A Poisonous Thorn in Our Hearts

Sudan and South Sudan’s Bitter and Incomplete Divorce

March 2014 9781849043304 272pp
Out of print


What happened after Africa’s biggest country split in two? When South Sudan ran up its flag in July 2011, two new nations came into being. In South Sudan a former rebel movement faces colossal challenges in building a new country. At independence it was one of the least developed places on earth, after decades of conflict and neglect. The ‘rump state’, Sudan, has been debilitated by devastating civil wars, including in Darfur, and lost a significant part of its territory, and most of its oil wealth, after the divorce from the South. In the years after separation, the two Sudans dealt with crippling economic challenges, struggled with new and old rebellions, and fought each other along their disputed border.

Benefiting from unsurpassed access to the politicians, rebels, thinkers and events that are shaping the Sudans, Copnall draws a compelling portrait of two misunderstood countries. A Poisonous Thorn in Our Hearts argues that Sudan and South Sudan remain deeply interdependent, despite their separation. It also diagnoses the political failings that threaten the future of both countries. The author puts the turmoil of the years after separation into a broader context, reflecting the voices, hopes and experiences of Sudanese and South Sudanese from all walks of life.


‘A new internal war in South Sudan, now in its fifth month, has forced hundreds of thousands of people to flee their homes. … These unfolding events are deftly forecast by James Copnall in his new book A Poisonous Thorn in Our Hearts. … Copnall gives a clear-headed and compassionate account of events leading up to and after the creation of South Sudan a year earlier, and what it means for what remains of Sudan. … Measured and understated.’ — The Economist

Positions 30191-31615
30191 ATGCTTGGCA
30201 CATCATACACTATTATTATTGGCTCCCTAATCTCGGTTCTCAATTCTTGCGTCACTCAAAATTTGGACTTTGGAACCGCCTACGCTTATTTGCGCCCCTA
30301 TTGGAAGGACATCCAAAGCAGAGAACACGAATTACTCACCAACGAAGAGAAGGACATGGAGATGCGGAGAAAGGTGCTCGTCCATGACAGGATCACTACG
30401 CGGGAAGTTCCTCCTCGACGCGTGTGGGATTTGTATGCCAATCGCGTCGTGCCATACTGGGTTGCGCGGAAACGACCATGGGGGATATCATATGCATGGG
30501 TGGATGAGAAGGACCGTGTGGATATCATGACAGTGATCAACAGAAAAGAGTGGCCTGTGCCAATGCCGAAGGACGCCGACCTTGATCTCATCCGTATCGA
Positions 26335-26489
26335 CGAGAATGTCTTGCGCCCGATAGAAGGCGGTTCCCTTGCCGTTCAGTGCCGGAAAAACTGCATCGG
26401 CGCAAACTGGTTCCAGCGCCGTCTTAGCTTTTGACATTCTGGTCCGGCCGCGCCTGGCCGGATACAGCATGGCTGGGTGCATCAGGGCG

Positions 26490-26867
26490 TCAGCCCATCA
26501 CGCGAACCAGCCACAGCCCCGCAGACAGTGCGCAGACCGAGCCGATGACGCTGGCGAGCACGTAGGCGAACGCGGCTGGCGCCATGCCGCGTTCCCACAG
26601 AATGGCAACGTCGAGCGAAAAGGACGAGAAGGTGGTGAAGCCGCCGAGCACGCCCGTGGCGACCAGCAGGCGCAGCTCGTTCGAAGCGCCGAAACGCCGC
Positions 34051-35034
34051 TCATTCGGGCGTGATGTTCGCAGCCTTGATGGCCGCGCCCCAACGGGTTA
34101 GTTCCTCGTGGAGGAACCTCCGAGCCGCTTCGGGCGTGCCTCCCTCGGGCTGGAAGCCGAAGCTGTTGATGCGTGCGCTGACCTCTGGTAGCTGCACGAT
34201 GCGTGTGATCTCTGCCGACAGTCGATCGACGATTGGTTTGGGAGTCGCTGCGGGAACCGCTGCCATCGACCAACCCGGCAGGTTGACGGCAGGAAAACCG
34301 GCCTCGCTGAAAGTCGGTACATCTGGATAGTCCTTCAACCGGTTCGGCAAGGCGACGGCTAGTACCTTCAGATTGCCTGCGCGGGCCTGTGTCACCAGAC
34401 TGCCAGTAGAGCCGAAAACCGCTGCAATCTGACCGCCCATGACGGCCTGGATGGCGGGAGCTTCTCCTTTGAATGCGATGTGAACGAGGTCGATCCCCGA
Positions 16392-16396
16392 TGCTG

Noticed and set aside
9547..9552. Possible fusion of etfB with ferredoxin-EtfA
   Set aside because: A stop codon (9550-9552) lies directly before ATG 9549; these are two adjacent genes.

‘A first-hand account [that] offers an even-handed, insightful perspective on the creation of South Sudan and a bleak assessment of its future.’ — Katrina Manson, Financial Times

‘A clear, lucid and comprehensive book [that] fills an important gap by explaining these two countries. … Copnall is measured, perceptive and notably fair-minded.’ — David Blair, The Telegraph

‘Copnall’s thoughtful approach […] offers a compelling picture of the complex ways in which people’s interests and aspirations are interwoven, and sometimes conflict, across the Sudans … An excellent book.’ — Times Literary Supplement

‘Interesting and informative. … Just about everyone gets a word in, from the politicians, to cattle herders, to rueful southern intellectuals contemplating the chaos that southern independence has brought, to tough fist-fighting local governors, to tea ladies in the market. …This account of the secession of South Sudan makes good on its claim to portray one of the world’s most interesting places.’ — The Spectator

‘The devastating effect of Sudan and South Sudan’s incomplete divorce is brought to life through characters whose lives have been shattered by it. … An exhaustive and perceptive book.’ — Brian Adeba, The East African

‘Copnall has detailed knowledge of these two countires and he brings the story and the personalitis alive and has arranged the material in an accessible way … ably describ[ing] the politics, economics, complex ethnic divisions, personalities, and international context before and after the comprehensive peace agreement of 2005.’ — Nigel Watt, Chartist